It was not until 1988 that Taylor received his HIV diagnosis. During a routine checkup, Taylor recalls his dentist examining his mouth. “Back then they did not wear gloves, I could taste the soap on her hands.” As the dentist noticed something unusual in his mouth, she promptly excused herself and returned a few minutes later.
When she returned. she was dressed from head to toe in a white disposable biohazard containment suit. She said, “I don’t mean to alarm you, but I noticed you have some white hairy fuzzy plaques on the inside of your mouth and tongue that is often a sign of a weak immune system, I suggest you get tested for HIV”.
Luckily for Taylor and many others, the HIV testing process could be done anonymously. At the testing site, he found it strange that he was asked what he would do if the test results came back positive. After responding by saying he would seek treatment, he was blatantly asked “Would you kill yourself?” In order to be allowed to take the test, Taylor recalls trying to convince the test administrator that he would not attempt suicide.
At the time, the waiting period for results was an excruciating two weeks. When he returned for the results, Taylor was asked the same question again. Finally he was told, “I’m really sorry to tell you this but you have HIV, the virus that causes AIDS, you have about two years to live. I suggest you go home and start making arrangements”
Regardless of his diagnosis, Taylor was determined to live. In the years to follow, he did anything within his reach to improve his health. “I watched friends go through this, I noticed they lost a lot of weight, and they looked like concentration camp survivors.” Knowing this, the first thing he did was buy a gym membership.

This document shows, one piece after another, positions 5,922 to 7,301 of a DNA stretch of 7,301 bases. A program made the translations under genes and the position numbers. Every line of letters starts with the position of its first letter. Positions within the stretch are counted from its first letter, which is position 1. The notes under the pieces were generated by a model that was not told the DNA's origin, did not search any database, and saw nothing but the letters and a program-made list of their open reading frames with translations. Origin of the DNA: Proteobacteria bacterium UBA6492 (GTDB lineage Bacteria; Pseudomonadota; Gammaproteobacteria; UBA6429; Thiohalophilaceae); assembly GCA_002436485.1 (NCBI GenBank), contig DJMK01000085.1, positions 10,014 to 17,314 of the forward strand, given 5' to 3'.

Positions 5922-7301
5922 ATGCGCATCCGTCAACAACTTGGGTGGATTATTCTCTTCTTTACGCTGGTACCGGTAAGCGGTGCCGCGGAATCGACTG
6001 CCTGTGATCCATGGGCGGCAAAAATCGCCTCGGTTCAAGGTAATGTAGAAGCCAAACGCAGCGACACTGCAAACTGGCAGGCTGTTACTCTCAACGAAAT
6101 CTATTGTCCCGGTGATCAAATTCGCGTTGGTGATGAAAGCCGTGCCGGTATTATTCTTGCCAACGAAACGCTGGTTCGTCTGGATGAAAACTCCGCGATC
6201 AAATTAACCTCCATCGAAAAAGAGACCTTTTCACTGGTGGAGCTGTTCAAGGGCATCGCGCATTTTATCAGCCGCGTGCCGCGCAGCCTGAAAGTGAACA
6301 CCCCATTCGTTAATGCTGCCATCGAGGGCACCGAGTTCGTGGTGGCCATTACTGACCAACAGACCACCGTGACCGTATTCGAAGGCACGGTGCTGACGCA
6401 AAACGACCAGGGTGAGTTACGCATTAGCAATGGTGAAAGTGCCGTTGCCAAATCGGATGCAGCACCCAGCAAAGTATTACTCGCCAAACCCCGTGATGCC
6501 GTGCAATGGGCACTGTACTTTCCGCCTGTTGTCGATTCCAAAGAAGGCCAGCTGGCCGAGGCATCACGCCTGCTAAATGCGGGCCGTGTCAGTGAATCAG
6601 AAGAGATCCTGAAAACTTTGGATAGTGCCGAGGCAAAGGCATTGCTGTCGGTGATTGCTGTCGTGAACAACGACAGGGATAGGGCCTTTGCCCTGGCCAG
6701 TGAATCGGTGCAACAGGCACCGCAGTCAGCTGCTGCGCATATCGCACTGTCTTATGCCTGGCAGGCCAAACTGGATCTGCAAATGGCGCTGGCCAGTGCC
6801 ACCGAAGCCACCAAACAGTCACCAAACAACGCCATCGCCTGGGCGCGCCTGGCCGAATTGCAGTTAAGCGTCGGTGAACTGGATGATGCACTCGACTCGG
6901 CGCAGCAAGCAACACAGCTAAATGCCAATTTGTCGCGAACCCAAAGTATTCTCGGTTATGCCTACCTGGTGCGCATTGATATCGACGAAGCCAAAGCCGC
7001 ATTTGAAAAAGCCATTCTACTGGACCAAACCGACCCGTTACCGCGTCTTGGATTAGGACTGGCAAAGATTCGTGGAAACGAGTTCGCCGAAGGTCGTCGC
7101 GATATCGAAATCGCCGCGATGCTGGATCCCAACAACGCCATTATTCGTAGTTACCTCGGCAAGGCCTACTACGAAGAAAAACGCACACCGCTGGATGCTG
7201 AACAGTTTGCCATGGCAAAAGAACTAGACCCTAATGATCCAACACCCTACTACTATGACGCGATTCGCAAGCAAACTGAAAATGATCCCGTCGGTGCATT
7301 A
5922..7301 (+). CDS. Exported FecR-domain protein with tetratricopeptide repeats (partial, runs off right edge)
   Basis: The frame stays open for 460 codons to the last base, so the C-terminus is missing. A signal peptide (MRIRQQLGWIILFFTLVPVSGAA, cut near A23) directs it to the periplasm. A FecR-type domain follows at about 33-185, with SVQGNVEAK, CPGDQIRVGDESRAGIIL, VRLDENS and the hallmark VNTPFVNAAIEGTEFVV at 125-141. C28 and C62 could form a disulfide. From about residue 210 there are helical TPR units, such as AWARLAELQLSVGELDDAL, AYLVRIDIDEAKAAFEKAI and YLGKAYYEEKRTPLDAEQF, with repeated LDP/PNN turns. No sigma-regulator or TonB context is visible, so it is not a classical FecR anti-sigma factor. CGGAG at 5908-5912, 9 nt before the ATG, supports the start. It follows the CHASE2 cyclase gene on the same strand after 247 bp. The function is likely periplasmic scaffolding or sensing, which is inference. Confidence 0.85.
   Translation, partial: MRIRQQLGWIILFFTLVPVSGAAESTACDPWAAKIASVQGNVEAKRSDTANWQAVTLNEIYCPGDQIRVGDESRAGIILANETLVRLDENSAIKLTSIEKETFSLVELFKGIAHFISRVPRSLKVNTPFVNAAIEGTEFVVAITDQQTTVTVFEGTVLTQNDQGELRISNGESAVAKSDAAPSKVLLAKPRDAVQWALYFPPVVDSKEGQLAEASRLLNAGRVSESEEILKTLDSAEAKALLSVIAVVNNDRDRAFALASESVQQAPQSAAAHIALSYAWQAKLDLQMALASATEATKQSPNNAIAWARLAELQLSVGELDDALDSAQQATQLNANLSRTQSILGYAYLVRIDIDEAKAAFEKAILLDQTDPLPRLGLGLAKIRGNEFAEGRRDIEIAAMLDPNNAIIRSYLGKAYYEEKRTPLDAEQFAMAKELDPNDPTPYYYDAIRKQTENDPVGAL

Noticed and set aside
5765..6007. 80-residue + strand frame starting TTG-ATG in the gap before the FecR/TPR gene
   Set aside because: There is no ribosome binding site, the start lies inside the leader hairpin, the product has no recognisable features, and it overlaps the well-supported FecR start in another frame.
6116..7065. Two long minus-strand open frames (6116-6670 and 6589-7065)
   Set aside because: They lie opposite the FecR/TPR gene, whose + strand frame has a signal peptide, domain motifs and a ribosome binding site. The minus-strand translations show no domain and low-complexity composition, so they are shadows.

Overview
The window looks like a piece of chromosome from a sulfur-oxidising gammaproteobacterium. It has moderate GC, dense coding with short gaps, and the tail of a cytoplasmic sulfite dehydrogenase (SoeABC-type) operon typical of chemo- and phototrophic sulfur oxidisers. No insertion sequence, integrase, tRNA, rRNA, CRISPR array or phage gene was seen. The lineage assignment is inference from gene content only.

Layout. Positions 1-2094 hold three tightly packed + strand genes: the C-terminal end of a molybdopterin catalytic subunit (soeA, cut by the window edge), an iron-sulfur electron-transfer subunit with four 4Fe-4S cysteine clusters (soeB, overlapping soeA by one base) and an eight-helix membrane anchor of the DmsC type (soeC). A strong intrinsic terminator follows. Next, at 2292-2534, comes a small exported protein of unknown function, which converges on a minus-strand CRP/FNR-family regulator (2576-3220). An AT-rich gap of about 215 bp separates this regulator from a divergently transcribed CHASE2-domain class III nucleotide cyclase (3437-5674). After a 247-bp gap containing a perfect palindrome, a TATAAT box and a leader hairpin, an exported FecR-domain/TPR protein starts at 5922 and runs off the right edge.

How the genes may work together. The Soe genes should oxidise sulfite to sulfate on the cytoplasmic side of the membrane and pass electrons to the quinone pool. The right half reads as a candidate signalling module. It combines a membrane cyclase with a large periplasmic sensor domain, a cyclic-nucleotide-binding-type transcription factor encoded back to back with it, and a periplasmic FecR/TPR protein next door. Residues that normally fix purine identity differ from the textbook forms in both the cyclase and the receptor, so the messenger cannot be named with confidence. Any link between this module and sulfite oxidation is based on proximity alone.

When Taylor was diagnosed, he had to change his lifestyle, he became a health fanatic and began to work out, eat healthy, and drink protein powder. Taylor did everything he could to maintain his weight and combat wasting. He never smoked or took any drugs.
Taylor began to look into treatment options available at the time—there were few options. Taylor recalled, “There wasn’t much information about resources, this was before the internet, there wasn’t easy ways to access information.”
It was during a town hall meeting that he learned about the work taking place at Western University—it was conducting all the government funded research as part of the Nationwide AIDS clinical trial. He entered a study for AZT, the first drug that was available, and that was his stepping-stone into gaining access to research. “I was doing it purely for selfish reasons, I knew it would help other people, but I was doing it as a desperate bid to stay alive, I guess it worked because I’m still here and I just went sequentially from trial to trial,” says Taylor.
In 1992, Taylor was living in San Diego. One of the top HIV researchers in the world headed a research program in the city, and that is exactly where Taylor wanted to be. During this time, he came down with Pneumonia. Doctors were not able to get his lungs to inflate, the Pneumonia had eaten away at his lungs.
At the time he was dealing with this, he was told he only had two T-cells—these special cells help fight off infections and they are destroyed by the HIV virus. A normal range for T-cells is between 500-1,500.
After undergoing lung surgery as a result of the Pneumonia, he weighed only 120 pounds. He was put on anabolic steroids and in a matter of six weeks, he gained 30 pounds and his T-cell count increased to 300.